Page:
St Mary's Church, Ross-on-Wye, from the village of Wilton, Herefordshire. f/11, 1/80, 21mm, ISO100
Ross-on-Wye, Herefordshire, is a beautiful small town set in the picturesque Wye Valley near the border with England and Wales. For me Ross represents the very essence of the problem that tortures the soul to create frustrations in a wannabe photographer.
As I mention on my about page, and have touched on several times in other posts, I would be a landscape photographer, if I could. If I had the talent and...well, I won’t go into details now but a knee problem other factors that prevent me from having the freedom of being in the right place at the right time for that, often elusive, perfect light. Not to mention perfect weather condition. See the recent posts on photographing Yorkshire in heavy summer rain and dense low cloud. Typical...ah well!
So I am not a landscape photographer. Am I a travel photographer? Well, no. Not really. Travel photography really needs to include people, the locals, while telling the story. I’ve never liked taking a picture of a stranger in a street. Am I too reservedly British to do that? Many Brits are excellent travel photographers. No. It’s just me!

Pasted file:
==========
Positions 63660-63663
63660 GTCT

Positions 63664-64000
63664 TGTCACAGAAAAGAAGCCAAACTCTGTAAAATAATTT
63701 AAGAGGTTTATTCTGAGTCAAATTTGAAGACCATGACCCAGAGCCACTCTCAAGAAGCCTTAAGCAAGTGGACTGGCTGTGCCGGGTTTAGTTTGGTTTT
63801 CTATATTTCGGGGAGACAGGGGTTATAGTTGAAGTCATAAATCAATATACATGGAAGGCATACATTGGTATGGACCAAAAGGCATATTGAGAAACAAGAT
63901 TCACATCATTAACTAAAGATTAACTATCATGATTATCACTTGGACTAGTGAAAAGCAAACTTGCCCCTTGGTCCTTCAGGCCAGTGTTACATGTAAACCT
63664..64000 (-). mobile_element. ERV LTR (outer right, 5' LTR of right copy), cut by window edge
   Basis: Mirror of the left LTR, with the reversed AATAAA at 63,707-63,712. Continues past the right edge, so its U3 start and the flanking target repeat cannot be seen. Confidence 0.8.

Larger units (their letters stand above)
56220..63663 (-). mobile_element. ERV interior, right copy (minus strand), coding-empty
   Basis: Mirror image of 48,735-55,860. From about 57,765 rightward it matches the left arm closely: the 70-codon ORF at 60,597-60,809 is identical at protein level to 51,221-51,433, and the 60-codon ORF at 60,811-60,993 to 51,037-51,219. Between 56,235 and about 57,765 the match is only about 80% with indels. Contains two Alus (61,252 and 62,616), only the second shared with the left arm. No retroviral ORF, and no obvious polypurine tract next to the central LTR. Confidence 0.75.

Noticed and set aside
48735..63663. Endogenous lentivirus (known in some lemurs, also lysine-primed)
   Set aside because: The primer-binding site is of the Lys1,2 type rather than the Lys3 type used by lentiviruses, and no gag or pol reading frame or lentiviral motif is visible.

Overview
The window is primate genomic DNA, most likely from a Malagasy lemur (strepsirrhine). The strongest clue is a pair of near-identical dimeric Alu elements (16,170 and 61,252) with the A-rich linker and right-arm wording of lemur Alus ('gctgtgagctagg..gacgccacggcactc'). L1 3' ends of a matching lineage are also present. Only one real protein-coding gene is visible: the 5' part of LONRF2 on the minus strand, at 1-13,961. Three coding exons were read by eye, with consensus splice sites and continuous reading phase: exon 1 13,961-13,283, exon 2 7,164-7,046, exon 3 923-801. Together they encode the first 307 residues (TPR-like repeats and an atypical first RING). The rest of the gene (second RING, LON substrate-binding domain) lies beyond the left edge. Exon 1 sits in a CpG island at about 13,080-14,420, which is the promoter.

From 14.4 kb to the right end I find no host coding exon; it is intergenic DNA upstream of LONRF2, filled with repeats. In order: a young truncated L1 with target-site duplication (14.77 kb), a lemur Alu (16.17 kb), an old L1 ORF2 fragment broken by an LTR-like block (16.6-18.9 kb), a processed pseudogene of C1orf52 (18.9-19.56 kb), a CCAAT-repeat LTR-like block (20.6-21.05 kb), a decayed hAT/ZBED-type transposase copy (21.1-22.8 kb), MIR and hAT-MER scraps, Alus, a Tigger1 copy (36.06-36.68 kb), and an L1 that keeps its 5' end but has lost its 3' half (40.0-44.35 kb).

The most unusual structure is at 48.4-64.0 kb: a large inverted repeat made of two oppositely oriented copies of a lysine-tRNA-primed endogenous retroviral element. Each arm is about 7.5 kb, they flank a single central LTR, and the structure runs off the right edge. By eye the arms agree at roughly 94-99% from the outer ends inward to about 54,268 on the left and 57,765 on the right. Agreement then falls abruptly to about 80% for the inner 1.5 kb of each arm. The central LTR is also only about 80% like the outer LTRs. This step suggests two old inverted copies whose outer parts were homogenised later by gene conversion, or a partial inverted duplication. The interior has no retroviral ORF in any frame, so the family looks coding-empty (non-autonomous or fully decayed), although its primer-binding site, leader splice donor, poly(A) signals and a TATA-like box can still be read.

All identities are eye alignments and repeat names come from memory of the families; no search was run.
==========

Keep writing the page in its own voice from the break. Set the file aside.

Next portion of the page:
What am I then? An opportunist photographer! One who takes what he can, when he can and prays that the light and weather conditions when he arrives at a cracking location are, if not magnificent, at least benign.
One side of being a frustrated photographer, (insert landscape in there), is, usually, passing through an ideal location in ideal conditions but unable to stop. Drivers of public transport are not obliging to such request as “Stop the bus! Stop the bus! Can you give me 20 minutes to set up and take some photos of this scene, please?” I wonder why?
The other side of the rough rusted low-denomination coin of a now defunct currency is being in the ideal place with conditions that aren’t ideal. But at least this is better than conditions that prevent photography at all…isn’t it?
Is a bad picture of a good place better than no picture at all? Well, it depends.
a. take every picture expecting it to be portfolio quality in order to sell
b. enjoy the process of taking photographs whatever the outcome?
Well, for me it’s b), it has to be b). Frustration, and hunger, would be extreme if I was trying to make a living from landscape photography without transport.
I enjoy the quiet time with a camera. The process of finding shots, adjusting settings, seeing what I can get. The process of trying to make as good an image as possible is my hobby and I adore being close to the beauty of the world while I do it. Ultimately the 'means' are my hobby and if the ‘ends’ are nice images, that’s a bonus. But, how I would love to increase the value of the end result but having the ideal conditions. <sigh> Ah well!